Gov’t Debates Possible Premier Term Limit

The ruling CPP shows no sign it is willing to endorse a term limit on the post of prime minister, a provision common in many dem­ocracies but absent in the Cam­bodian Constitution, officials said.

As a condition for forming a government, Funcinpec and opp­osition leaders are pushing for a two-term limit on the premiership position and a foreseeable end to Prime Minister Hun Sen’s rule.

But Hun Sen has opposed term limits in the past, saying it is an is­sue for the people to decide, his for­mer adviser Prak Sokhon said last week. “[Hun Sen] has said that it de­pends on the people. If the people want him to serve, he will continue to serve,” said Prak Sokhon, now deputy secretary-general of the Royal Government.

Premier since 1985, Hun Sen is Asia’s longest-serving prime minister, and the CPP is unlikely to accept any time limit on his rule, said one political analyst.

The analyst approved the idea of a term limit, but said it would be viewed as a threat to Hun Sen’s power and was thus improbable.

“Given the Cambodian context, we should put it in the Constitu­tion right away,” the analyst said. “But the current situation is al­lowed to go too far already and create an internal dynamic, within the government and the CPP, that will make it very difficult.”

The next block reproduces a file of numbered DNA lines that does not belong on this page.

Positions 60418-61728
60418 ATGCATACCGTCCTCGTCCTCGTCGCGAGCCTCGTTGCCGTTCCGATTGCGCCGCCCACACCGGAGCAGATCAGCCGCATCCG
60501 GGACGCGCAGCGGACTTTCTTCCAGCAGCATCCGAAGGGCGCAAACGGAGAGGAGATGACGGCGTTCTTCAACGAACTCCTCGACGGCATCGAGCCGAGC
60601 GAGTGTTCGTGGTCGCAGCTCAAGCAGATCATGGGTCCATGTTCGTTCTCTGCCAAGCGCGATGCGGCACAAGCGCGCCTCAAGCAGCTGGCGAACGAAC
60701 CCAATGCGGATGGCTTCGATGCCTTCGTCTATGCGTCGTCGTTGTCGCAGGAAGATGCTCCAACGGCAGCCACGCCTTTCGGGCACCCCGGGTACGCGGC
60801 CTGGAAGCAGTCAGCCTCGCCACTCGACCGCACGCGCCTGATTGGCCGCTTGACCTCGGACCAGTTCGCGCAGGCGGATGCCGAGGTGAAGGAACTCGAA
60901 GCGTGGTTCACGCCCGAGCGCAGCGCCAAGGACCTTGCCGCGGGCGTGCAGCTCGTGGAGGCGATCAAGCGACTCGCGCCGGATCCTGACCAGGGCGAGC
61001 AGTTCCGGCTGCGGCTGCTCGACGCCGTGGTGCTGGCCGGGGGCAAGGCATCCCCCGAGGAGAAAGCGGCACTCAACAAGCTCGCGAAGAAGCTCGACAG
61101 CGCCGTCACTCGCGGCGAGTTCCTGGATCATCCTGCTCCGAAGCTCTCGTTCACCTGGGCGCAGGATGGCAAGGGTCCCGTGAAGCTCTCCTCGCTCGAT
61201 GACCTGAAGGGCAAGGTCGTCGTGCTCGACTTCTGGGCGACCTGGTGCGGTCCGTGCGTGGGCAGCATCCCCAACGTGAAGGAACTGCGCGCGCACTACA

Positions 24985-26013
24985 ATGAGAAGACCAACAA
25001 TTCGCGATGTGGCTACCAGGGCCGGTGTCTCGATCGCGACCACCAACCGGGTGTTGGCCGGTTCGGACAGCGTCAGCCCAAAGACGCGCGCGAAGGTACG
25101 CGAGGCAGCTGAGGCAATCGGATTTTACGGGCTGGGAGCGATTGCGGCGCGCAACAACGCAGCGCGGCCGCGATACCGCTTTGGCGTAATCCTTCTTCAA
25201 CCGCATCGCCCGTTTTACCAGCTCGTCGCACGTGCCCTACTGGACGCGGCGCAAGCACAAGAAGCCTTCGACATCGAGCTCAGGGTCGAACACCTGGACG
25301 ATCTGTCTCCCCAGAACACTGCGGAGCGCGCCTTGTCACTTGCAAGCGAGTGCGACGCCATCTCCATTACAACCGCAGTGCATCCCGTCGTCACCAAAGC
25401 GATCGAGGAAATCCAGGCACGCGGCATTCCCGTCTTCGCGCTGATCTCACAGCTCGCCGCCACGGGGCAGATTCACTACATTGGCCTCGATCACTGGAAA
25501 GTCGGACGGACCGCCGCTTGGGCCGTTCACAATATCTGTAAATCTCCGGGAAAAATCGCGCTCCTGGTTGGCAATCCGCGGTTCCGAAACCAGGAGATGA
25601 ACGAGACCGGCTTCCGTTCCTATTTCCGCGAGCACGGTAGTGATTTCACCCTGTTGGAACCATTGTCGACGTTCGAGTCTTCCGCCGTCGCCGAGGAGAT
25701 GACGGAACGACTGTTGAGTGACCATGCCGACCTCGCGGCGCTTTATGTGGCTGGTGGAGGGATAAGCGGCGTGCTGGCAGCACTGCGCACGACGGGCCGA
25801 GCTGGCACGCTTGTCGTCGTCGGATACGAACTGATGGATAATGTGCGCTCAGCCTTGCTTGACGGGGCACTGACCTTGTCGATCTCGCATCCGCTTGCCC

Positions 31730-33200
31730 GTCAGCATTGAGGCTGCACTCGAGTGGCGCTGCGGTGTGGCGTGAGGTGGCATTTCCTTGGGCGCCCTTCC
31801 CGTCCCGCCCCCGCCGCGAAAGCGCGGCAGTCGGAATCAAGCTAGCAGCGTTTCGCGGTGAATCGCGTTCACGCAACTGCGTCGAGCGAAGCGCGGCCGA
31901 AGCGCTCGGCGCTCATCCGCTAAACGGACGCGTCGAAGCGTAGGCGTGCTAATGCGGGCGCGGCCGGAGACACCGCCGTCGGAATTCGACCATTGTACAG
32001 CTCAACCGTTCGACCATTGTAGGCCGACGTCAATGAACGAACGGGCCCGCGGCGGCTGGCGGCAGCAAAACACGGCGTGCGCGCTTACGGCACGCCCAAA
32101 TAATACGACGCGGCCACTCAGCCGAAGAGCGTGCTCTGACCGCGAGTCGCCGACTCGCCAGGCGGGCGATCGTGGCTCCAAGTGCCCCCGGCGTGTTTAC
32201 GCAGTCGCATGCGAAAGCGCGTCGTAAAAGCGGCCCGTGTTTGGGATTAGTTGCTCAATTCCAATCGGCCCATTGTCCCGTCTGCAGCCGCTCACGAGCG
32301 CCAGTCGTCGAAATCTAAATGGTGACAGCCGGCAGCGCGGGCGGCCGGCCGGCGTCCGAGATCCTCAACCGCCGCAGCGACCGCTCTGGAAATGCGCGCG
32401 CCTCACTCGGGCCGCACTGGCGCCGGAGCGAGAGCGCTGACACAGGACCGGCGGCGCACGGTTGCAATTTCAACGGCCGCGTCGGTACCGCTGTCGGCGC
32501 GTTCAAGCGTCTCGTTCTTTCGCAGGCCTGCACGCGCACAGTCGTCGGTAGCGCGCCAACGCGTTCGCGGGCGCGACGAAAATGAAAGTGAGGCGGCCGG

The Alliance of Democrats has backed off its prior stance of refuting another mandate under Hun Sen and now demands he leave office by the next parliamentary elections in 2008, said Ou Bun­long, an opposition senator. The three parties need to agree on the term limit now, before it is de­ba­ted in the National Assem­bly as a constitutional amendment, he said.

“We allow [Hun Sen] to be prime minister for one more mandate, but not the fourth,” Ou Bun­long said. “In 2008 we must have a new prime minister.”

But some say the Alliance is taking the wrong tack, at least constitutionally. Term limits are alien to parliamentary systems such as Cambodia’s, said Dominic Cardy, a political analyst at the US-based National Democratic Institute.

“Rather than adding things that make the Constitution more complicated, they should tighten up what happens after an election and no new government is formed,” Cardy said.

CPP spokesman Khieu Kan­harith also said a term limit was incongruous to the country’s electoral system, in which voters cast their ballot for a party. The winning party then nominates its candidate for prime minister.

“When it comes time to decide [a new prime minister], the CPP will decide,” he said. “It is not for the other parties to decide.”

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